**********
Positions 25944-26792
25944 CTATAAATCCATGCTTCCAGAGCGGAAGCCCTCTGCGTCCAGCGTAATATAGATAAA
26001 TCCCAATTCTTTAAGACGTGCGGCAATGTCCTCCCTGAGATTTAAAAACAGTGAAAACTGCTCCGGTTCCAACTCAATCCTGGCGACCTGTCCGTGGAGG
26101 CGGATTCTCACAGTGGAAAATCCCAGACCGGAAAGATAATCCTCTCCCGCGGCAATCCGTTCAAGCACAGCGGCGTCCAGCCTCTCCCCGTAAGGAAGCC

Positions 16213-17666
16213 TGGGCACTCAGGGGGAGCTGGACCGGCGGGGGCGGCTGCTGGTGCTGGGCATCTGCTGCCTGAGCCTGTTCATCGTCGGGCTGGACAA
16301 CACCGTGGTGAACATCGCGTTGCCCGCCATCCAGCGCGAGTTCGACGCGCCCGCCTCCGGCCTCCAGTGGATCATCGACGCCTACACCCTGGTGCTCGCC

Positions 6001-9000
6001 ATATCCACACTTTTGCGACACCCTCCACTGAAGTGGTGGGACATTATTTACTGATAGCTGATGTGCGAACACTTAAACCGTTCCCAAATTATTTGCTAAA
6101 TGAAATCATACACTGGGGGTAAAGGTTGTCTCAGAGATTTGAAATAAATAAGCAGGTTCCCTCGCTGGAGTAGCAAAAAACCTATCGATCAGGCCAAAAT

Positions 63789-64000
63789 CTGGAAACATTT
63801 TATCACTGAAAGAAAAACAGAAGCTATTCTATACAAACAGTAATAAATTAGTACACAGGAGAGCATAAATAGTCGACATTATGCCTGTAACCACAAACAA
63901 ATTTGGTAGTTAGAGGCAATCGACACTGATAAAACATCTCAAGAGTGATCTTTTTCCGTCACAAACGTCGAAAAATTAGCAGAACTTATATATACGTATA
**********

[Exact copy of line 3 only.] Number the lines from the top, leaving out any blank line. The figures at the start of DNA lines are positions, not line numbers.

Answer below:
26001 TCCCAATTCTTTAAGACGTGCGGCAATGTCCTCCCTGAGATTTAAAAACAGTGAAAACTGCTCCGGTTCCAACTCAATCCTGGCGACCTGTCCGTGGAGG